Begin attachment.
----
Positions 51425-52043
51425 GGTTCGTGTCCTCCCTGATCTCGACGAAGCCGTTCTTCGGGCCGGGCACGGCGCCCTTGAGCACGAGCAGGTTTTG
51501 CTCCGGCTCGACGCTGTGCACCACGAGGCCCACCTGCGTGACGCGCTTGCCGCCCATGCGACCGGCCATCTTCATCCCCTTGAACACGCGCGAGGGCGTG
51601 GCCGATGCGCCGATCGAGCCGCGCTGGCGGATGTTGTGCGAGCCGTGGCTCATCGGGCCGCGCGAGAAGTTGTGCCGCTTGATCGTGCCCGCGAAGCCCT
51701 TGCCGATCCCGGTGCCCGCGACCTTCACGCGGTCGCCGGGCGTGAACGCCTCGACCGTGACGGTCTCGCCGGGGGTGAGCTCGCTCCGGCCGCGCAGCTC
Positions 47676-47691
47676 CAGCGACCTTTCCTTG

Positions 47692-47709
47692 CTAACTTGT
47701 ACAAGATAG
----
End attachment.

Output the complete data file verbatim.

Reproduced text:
Positions 51425-52043
51425 GGTTCGTGTCCTCCCTGATCTCGACGAAGCCGTTCTTCGGGCCGGGCACGGCGCCCTTGAGCACGAGCAGGTTTTG
51501 CTCCGGCTCGACGCTGTGCACCACGAGGCCCACCTGCGTGACGCGCTTGCCGCCCATGCGACCGGCCATCTTCATCCCCTTGAACACGCGCGAGGGCGTG
51601 GCCGATGCGCCGATCGAGCCGCGCTGGCGGATGTTGTGCGAGCCGTGGCTCATCGGGCCGCGCGAGAAGTTGTGCCGCTTGATCGTGCCCGCGAAGCCCT
51701 TGCCGATCCCGGTGCCCGCGACCTTCACGCGGTCGCCGGGCGTGAACGCCTCGACCGTGACGGTCTCGCCGGGGGTGAGCTCGCTCCGGCCGCGCAGCTC
Positions 47676-47691
47676 CAGCGACCTTTCCTTG

Positions 47692-47709
47692 CTAACTTGT
47701 ACAAGATAG